Working as a prostitute is not illegal in these countries, except in Kyrgyzstan where it is counted as a breach of “administrative law” rather than a crime. Nor is using the services of an adult female prostitute (rules on male homosexual acts vary – this is now legal in Kazakstan but still banned in Uzbekistan). However, all four countries make it a criminal offence to live off immoral earnings by acting as pimp or keeping a brothel.
Almaz Esengeldiev, a lawyer with the Expert Service law firm in Bishkek, notes that Kyrgyz legislation does not contain specific provisions on child prostitution. At the moment, only prostitutes older than 16 – the age of legal liability – can be prosecuted. Esengeldiev himself opposes criminalising prostitution.
The government of Uzbekistan - in what may be an implicit recognition that there is a problem – recently pledged to sign an optional protocol to the Convention on the Rights of the Child, covering the trafficking and prostitution of children, and paedophile pornography.
Enforcing the laws as they stand remains a challenge for the region’s police forces. Police lack the resources to deal with the problem – and alarmingly, a proportion of them are involved in taking kickbacks.
Kazakstan’s interior ministry says it is making headway and that the number of minors involved in the sex trade across the country is steadily decreasing. “In 2003, there was a sharp fall of more than 40 per cent in the number of underage prostitutes detained for engaging in prostitution,” said Nelly Moiseeva, deputy head of the ministry’s department for juveniles. “Some 66 children were identified in nine months of 2002, and only 38 in the same period last year.”
For Kubanych Kudaiberdiev, a captain in the Kyrgyz police force, building a credible case is the problem. “It is hard to prove that a girl is a prostitute,” he said. “ To do that, we need to see the actual monetary transaction take place, or get a statement from the client. In theory, that may sound quite realistic, but I have never seen it in all my experience.”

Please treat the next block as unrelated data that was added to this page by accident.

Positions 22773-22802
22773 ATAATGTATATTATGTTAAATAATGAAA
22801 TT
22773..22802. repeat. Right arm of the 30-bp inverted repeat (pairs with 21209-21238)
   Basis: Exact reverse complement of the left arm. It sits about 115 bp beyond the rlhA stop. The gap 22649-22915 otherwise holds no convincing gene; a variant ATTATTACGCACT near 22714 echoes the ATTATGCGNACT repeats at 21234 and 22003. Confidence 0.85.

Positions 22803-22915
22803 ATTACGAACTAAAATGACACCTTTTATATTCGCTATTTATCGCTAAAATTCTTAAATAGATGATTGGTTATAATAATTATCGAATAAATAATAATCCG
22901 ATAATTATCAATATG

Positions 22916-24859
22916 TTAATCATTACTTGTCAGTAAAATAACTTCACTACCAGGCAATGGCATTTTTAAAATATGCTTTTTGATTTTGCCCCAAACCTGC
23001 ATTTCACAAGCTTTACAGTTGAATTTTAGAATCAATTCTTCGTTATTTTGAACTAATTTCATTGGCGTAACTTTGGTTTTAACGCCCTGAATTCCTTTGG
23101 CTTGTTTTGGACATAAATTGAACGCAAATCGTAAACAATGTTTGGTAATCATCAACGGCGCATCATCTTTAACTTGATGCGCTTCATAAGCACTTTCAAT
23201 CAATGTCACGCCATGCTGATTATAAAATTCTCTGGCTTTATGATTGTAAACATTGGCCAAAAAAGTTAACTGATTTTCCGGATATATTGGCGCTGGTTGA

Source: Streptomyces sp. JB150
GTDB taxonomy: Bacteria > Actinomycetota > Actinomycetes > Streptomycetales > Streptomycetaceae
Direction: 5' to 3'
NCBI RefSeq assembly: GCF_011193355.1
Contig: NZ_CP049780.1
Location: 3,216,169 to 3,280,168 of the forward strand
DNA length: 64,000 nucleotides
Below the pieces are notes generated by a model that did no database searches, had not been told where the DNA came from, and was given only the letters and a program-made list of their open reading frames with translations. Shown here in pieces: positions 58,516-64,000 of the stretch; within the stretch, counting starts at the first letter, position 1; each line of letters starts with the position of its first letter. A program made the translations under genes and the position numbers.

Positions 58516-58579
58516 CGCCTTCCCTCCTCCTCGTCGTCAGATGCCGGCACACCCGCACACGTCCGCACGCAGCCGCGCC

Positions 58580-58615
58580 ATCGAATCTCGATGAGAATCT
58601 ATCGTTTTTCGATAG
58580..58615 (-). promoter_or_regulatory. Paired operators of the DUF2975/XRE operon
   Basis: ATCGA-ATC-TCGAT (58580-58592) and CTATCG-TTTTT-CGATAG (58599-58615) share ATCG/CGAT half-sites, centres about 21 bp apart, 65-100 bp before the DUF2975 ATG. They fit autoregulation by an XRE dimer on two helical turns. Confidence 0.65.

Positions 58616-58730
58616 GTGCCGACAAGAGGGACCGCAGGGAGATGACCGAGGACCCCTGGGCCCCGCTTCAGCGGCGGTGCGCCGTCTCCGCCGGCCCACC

Lieutenant-Colonel Musuralieva says the challenge is not catching the criminals, but getting a prosecution through the courts successfully when the criminals may have friends in high places.
Her juvenile affairs department regularly teams up with criminal investigation officers to conduct raids, codenamed “Butterfly”, to catch both prostitutes and their pimps. “We keep on uncovering these case, but we’re unable to bring them to their logical conclusion,” she said. “For instance, two cases were filed against pimps this year, but both were dropped. They got help from people higher up, and the cases were closed. It’s likely that these pimps have got backing from some of our high-ranking [police] officers. I’m not afraid to say so.”
But even when cases do go to court, defendants can often afford good lawyers while the child prostitutes have no one prepared to take the witness stand for them. If they have parents or relatives, these will often refuse to testify against the pimps.
NGOs in Kyrgyzstan allege that corrupt police officers allow prostitution to continue because of the kickbacks they receive. Brothels are allowed to operate with impunity, and pimps pay the police regular protection money. In addition, police on patrol in Bishkek exact a toll on streetwalkers by stopping client’s cars the moment a prostitute gets in. This is ostensibly to check documents and residence rights, which the girl will almost certainly lack since she is likely to be from the countryside. The man then has the choice of paying a fine or losing the girl.
The outlook for this generation of vulnerable children – and future ones, too – seems bleak. Even as economies start recovering, growing inequalities may simply furnish more men in the cities with the means to buy their services, while leaving the rural communities from which they come further behind.
The sex trade has a firm grip on its victims, who cannot easily escape because there are so few opportunities for them. With HIV/AIDs on the increase in Central Asia, their lives will be more at risk than ever.
More efficient law enforcement, and a less corrupt police force would go a long way towards making life tougher for the pimps and traffickers. Kazakstan has already claimed some success in stemming the trade, but its neighbours appear to be losing the battle for the moment.
This investigation was made possible by the support of Freedom House in Kyrgyzstan. All the names of minors were changed.
The investigation was conducted by Ulugbek Babakulov, Freedom House officer in Bishkek; Natalia Domagalskaya, a freelance journalist in Bishkek; Elena Lyanskaya, a Freedom House volunteer in Tashkent; Alla Pyatibratova, a freelance journalist in Osh; Roman Sadanov, the pseudonym for a journalist in Astana; Asel Sagynbaeva, IWPR’s programme coordinator in Kyrgyzstan; Leila Saralaeva, a freelance journalist in Bishkek; and Nargis Zokirova, an IWPR contributor in Dushanbe.